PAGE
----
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2 definitions found
 for American Standard Code for Information Interchange
From WordNet (r) 3.0 (2006) :

  American Standard Code for Information Interchange
      n 1: (computer science) a code for information exchange between
           computers made by different companies; a string of 7 binary
           digits represents each character; used in most
           microcomputers [syn: American Standard Code for
           Information Interchange, ASCII]

From The Free On-line Dictionary of Computing (30 December 2018) :

  American Standard Code for Information Interchange
  ASCII
  
      The basis of character sets used in almost
     all present-day computers.  US-ASCII uses only the lower seven
     bits+({character+points">bits ({character points 0 to 127) to convey some control
     codes, space, numbers, most basic punctuation, and unaccented
     letters a-z and A-Z.  More modern coded character sets (e.g.,
     Latin-1, Unicode) define extensions to ASCII for values above
     127 for conveying special Latin characters (like accented
     characters, or German ess-tsett), characters from non-Latin
     writing systems (e.g., Cyrillic, or Han characters), and such
     glyphs+as+distinct+open-+and+close-{quotation+marks">desirable glyphs as distinct open- and close-{quotation marks.
     ASCII replaced earlier systems such as EBCDIC and Baudot,
     which used fewer bytes, but were each broken in their own way.
  
     Computers are much pickier about spelling than humans; thus,
     hackers need to be very precise when talking about characters,
     and have developed a considerable amount of verbal shorthand for
     them.  Every character has one or more names - some formal, some
     concise, some silly.
  
     Individual characters are listed in this dictionary with
     alternative names from revision 2.3 of the Usenet ASCII
     pronunciation guide in rough order of popularity, including
     their official ITU-T names and the particularly silly names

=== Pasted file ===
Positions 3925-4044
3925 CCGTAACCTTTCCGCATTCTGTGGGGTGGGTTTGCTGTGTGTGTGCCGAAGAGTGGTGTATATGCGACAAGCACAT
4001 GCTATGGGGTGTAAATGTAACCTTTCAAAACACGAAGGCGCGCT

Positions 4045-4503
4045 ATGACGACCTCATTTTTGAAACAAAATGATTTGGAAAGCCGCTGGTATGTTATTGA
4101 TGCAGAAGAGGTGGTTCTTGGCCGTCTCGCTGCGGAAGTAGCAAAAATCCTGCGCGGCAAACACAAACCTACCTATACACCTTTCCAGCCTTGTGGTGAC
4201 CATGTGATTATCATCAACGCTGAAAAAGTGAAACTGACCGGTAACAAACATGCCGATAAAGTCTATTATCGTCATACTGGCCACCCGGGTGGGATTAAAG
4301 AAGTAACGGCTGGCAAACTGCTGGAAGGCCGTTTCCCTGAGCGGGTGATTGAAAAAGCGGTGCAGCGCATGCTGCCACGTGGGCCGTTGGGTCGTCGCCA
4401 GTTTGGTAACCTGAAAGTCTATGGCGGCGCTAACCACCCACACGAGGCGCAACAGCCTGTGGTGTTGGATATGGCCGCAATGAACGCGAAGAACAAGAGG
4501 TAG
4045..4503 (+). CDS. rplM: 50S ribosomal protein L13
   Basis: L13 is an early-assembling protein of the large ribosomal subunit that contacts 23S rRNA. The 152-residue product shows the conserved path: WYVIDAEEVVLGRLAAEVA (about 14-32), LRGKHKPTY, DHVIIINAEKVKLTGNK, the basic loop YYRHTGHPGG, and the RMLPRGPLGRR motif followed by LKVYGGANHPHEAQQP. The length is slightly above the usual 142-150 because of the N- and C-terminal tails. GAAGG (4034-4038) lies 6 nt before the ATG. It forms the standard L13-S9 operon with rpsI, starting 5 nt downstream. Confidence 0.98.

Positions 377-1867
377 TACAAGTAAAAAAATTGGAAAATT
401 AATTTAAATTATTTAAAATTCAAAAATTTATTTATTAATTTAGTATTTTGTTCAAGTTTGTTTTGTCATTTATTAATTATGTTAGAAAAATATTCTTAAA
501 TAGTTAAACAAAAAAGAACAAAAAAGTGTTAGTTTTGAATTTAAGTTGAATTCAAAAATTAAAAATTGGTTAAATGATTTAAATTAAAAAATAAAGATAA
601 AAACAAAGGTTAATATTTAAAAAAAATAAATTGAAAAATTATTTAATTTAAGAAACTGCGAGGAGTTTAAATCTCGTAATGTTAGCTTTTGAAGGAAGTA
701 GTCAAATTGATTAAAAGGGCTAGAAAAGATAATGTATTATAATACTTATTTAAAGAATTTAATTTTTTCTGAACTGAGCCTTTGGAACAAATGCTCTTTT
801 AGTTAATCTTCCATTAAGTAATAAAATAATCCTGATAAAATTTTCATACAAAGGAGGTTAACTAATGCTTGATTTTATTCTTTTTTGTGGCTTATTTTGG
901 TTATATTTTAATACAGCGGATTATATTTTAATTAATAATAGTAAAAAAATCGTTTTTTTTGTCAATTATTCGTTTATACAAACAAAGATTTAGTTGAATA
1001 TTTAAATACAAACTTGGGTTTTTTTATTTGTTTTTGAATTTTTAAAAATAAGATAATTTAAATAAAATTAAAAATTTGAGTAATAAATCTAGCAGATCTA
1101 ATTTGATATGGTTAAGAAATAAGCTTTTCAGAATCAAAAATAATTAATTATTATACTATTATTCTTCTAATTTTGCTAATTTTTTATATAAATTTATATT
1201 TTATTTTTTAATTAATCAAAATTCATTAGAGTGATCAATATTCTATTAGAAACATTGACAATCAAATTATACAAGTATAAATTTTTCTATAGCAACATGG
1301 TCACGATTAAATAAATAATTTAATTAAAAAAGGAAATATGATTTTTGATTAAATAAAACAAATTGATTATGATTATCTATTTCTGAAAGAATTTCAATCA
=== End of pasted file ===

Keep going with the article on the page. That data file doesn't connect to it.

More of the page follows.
introduced by INTERCAL.
  
     See V ampersand, asterisk, back quote, backslash,
     caret, colon, comma, commercial at, control-C,
     dollar, dot, double quote, equals, exclamation mark,
     greater than, hash, left bracket, left parenthesis,
     less than, minus, parentheses, oblique stroke,
     percent, plus, question mark, right brace, right
     brace, right bracket, right parenthesis, semicolon,
     single quote, space, tilde, underscore, vertical
     bar, zero.
  
     Some other common usages cause odd overlaps.  The "#", "$", ">",
     and "&" characters, for example, were all pronounced "hex" in
     different communities because various assemblers use them as a
     prefix tag for hexadecimal constants (in particular, "#" in many
     assembler-programming cultures, "$" in the 6502 world, ">" at
     Texas Instruments, and "&" on the BBC Micro, Acorn
     Archimedes, Sinclair, and some Zilog Z80 machines).  See also
     splat.
  
     The inability of US-ASCII to correctly represent nearly any
     language other than English became an obvious and intolerable
     misfeature as computer use outside the US and UK became the rule
     rather than the exception (see software rot).  And so national
     extensions to US-ASCII were developed, such as Latin-1.
  
     Hardware and software from the US continued for some time to
     embody the assumption that US-ASCII is the universal character set
     and that words of text consist entirely of byte values 65-90 and
     97-122 (A-Z and a-z); this is a major irritant to people who want
     to use a character set suited to their own languages.  Perversely,
     though, efforts to solve this problem by proliferating sets of
     national characters produced an evolutionary pressure (especially
     in protocol design, e.g., the URL standard) to stick to
     US-ASCII as a subset common to all those in use, and therefore
     to stick to English as the language encodable with the common
     subset of all the ASCII dialects.  This basic problem with having
     a multiplicity of national character sets ended up being a prime
     justification for Unicode, which was designed, ostensibly, to be
     the *one* ASCII extension anyone will need.
  
     A system is described as "{eight-bit clean" if it doesn't
     mangle text with byte values above 127, as some older systems
     did.
  
     See also ASCII character table, Yu-Shiang Whole Fish.
  
     (2014-10-05)
  

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